Before sliding, riders take an elevator to one of the Orbit’s two viewing galleries, which boast 20-mile views across London and digital interactive displays about the skyline. Descending a flight of stairs to the launch deck, one is handed protective elbow pads and a head-guard, climbs onto a mat, and is instructed to lie back, before launching into the slide tube and journeying back to earth in 40 seconds.
It’s fast—and inarguably a lot of fun. As the rider turns through 12 twists, the red structure of the Orbit can be glimpsed through transparent polycarbonate panels, before those speeding down are plunged into darkness in totally opaque sections. While one can achieve speeds of 15 miles an hour, it feels much faster. Riders scarcely adapt to being corkscrewed before being birthed, shell-shocked, out on to the landing runway. “The artists see it as a piece of art,” said Peter Tudor, the park’s director of visitor services, at the launch. “We have a permanent Anish Kapoor in the park, similarly with Carsten’s work. At the same time it is an attraction we want people to come to.”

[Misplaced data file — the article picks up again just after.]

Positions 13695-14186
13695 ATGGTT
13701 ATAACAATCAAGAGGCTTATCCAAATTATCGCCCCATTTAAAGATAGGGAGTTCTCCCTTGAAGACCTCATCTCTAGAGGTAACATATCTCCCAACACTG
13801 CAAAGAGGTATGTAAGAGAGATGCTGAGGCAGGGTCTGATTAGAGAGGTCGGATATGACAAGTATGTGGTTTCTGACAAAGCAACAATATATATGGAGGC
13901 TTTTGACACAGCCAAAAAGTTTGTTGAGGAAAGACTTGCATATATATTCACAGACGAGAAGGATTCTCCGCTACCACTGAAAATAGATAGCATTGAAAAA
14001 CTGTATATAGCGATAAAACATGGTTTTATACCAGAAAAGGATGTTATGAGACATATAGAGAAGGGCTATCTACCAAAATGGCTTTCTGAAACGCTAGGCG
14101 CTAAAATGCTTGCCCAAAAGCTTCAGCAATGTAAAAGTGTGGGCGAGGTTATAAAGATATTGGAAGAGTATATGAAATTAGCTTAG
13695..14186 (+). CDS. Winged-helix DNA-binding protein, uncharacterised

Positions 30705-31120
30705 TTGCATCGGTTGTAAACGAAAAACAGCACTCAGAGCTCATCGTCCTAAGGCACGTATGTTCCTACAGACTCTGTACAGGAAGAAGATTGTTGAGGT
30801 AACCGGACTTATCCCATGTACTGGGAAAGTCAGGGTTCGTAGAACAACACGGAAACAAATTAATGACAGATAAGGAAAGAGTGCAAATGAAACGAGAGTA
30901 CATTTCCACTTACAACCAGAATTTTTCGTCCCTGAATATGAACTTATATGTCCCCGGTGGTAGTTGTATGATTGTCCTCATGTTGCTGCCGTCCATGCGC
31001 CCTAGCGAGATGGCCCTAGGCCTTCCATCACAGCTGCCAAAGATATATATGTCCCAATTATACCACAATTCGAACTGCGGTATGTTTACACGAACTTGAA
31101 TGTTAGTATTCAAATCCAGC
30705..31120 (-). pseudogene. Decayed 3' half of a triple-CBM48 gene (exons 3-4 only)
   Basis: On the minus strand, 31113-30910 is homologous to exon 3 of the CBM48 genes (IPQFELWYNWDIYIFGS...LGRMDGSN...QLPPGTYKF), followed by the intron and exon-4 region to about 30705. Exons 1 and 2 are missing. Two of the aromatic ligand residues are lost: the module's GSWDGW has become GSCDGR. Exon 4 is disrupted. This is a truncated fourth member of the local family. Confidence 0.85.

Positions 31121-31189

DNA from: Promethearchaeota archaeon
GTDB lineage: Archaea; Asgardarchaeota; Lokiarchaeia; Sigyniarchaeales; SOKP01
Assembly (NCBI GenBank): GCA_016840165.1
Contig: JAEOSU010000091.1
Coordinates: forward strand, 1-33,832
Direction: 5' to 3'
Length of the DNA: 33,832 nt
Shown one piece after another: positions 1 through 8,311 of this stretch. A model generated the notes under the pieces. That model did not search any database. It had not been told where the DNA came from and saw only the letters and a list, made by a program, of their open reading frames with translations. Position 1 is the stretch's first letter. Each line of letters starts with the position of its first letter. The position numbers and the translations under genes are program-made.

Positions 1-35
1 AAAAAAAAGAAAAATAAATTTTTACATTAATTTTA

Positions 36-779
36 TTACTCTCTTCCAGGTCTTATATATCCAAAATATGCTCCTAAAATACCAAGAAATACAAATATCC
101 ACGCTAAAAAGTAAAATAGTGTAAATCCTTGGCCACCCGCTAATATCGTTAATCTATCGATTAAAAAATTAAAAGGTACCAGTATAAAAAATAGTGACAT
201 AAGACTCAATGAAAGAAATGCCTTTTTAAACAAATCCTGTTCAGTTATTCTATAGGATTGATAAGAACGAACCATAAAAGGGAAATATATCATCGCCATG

While a blast, the question remains—could the money have been better spent? And given the cash already invested, is it fair to charge? Locals may ask themselves this in the current political climate. Especially since much of the public may see the country sliding into recession before they slide down the Orbit—however enjoyable, and distracting from wider concerns, that may be.